Cheap(ish) Euro 3 Commuter Hacks to Beat the London ULEZ

You’ve all heard the news of the London ULEZ coming into effect from April 2019 that will penalise all pre-Euro 3 bikes within central London. That’s generally anything older than 2007 will be hit with a £12.50 a day charge, with London only being the start – many other UK cities have already starting similar proposals, so if you’re running a cheap old commuter hack, time is ticking.

the recent motorcycle crime epidemic is making insurance premiums prohibitively high on anything of value or large capacity

We’d all like splash out on a new bike, but not all of us have financial luxury and PCP deals are rarely economical for a daily commuter doing big yearly miles. Even worse for those who live in inner London, the recent motorcycle crime epidemic is making insurance premiums prohibitively high on anything of reasonable value, large engine capacity or desirability.

So where does that leave a seasoned commuter on a budget needing a something to replace their trusty and reliable commuter hack. Here are some suggestions of practical Euro 3 compliant bikes for city commuting that won’t break the bank both to buy or to insure. Continue reading “Cheap(ish) Euro 3 Commuter Hacks to Beat the London ULEZ” »

MCN Festival Peterborough Low Down

A sunny weekend, lumbered with the bored kids and wishing I was out on the bike. Hmm, what to do instead? Well, the MCN Festival up near Peterborough was on and looked like a good day out. At £16 quid for an advance day ticket, kids going free, only an hour and bit drive away and plenty on schedule – it seemed a good option.

Yamaha boy checking out the new MT-09

Located at the easily accessible East of England show ground it was a surprisingly big event. My first time in attendance and I’d certainly not been to the old BMF rally it descended from either. A large number of manufacturers and key dealers were present displaying the latest bikes to see up close, sit on and take for a quick test ride out on nearby roads. Continue reading “MCN Festival Peterborough Low Down” »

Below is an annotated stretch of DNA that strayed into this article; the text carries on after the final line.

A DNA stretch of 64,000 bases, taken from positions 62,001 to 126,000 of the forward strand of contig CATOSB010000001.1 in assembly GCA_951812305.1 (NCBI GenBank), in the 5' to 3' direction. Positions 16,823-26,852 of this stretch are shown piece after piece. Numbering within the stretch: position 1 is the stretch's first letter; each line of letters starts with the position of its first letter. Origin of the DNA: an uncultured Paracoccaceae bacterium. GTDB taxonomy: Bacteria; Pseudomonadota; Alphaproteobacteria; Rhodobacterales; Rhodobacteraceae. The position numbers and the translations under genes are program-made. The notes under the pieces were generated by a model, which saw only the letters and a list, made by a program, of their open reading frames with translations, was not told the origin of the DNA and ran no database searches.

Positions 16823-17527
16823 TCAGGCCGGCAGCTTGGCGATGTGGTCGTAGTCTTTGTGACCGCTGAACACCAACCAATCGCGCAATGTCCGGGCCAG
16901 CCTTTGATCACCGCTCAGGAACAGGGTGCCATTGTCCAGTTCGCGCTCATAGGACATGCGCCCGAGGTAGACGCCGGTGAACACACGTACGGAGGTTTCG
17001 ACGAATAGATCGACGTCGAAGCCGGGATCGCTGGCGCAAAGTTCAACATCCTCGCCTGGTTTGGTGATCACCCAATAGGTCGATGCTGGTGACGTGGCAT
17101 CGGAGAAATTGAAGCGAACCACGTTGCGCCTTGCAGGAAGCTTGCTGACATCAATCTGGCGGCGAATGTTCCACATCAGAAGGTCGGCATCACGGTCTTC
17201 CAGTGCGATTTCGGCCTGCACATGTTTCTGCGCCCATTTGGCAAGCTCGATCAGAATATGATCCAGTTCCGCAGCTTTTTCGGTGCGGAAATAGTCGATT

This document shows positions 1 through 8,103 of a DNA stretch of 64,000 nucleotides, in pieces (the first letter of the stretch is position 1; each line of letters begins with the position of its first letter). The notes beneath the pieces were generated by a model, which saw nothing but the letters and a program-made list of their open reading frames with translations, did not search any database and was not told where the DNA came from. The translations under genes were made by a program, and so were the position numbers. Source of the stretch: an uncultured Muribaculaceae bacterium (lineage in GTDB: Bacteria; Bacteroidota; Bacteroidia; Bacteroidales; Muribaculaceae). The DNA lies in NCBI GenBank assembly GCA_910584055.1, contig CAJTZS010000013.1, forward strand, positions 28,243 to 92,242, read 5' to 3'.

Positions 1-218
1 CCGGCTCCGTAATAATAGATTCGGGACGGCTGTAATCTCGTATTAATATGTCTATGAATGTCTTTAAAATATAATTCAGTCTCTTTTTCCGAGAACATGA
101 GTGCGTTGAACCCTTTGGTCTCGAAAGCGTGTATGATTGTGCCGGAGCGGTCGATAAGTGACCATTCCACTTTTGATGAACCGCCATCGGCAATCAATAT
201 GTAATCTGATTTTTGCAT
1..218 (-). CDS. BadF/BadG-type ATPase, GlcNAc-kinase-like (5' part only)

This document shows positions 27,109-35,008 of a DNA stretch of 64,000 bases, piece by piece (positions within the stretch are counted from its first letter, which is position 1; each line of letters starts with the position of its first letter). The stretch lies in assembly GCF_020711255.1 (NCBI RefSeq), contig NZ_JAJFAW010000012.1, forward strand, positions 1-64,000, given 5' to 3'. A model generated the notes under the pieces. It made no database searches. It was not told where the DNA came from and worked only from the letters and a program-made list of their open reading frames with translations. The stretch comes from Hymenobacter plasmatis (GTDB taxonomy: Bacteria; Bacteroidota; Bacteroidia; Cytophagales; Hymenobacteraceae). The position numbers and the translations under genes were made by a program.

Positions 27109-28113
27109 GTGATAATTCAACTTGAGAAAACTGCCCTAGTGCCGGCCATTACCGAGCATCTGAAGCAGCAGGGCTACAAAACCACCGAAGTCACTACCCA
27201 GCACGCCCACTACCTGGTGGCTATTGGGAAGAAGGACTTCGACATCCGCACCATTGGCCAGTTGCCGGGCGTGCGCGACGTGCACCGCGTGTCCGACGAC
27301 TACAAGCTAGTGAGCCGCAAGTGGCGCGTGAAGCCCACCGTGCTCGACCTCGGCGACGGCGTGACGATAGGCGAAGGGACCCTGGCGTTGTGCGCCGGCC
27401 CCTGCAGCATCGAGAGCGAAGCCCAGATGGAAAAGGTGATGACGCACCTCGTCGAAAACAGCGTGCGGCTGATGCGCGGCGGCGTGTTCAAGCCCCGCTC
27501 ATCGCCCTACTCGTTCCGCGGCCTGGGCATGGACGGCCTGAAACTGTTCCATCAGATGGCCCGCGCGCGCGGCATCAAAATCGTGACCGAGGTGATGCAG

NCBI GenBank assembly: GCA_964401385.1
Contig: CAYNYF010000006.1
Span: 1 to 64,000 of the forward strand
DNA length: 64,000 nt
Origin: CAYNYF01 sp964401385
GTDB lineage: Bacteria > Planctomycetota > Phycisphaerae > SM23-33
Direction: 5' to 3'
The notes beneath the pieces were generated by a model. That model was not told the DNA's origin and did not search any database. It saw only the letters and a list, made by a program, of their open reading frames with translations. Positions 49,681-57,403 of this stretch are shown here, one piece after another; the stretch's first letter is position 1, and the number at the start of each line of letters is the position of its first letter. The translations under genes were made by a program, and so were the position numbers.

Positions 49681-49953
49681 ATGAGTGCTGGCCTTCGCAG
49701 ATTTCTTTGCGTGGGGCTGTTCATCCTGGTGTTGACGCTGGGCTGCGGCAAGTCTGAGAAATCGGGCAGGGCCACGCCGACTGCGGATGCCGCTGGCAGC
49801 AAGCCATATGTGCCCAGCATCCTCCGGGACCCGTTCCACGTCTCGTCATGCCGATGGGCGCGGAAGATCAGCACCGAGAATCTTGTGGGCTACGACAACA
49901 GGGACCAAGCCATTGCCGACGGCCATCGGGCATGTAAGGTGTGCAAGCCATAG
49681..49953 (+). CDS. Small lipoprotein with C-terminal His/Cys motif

Ride Out Route – Essex Loop

A couple of weeks ago I was asked to lead a ride for the ELAM group. A bit of a double edged sword, a great chance to pick a route via my favourite roads, but also somewhat nerve wracking – you don’t want to miss a turning, lose anyone and so on. For the ride I choose a popular loop around Essex, starting in Harlow, then taking in Finchingfield, Halstead, Mersea Island, Maldon, Burnham-on-Crouch then returning to Harlow.

Part 1

Bikes on show at Finchingfield

The first leg starts at Harlow McD’s just off M11 Junction 7, takes a number of rural and twisty roads up through Ongar, Hatfield Heath, Standstead airport, Thaxted and then Finchingfield. These back roads twist and turn and are great to throw your bike left then right, and almost all have great condition tarmac. With the weather warming up a much needed ice cream was had in Finchingfield as we checked out all the bikes on show. Continue reading “Ride Out Route – Essex Loop” »

Honda CBF500 Air Filter Change (2003-2008)

Standard service time and one of the key items to sort out is the air filter. The Haynes manual recommends this is replaced every 12000 miles or every 18 months. This is a really simply and quick item to change on the Honda CBF500, anyone can do it. Here I’ll give you a quick step by step guide on this task.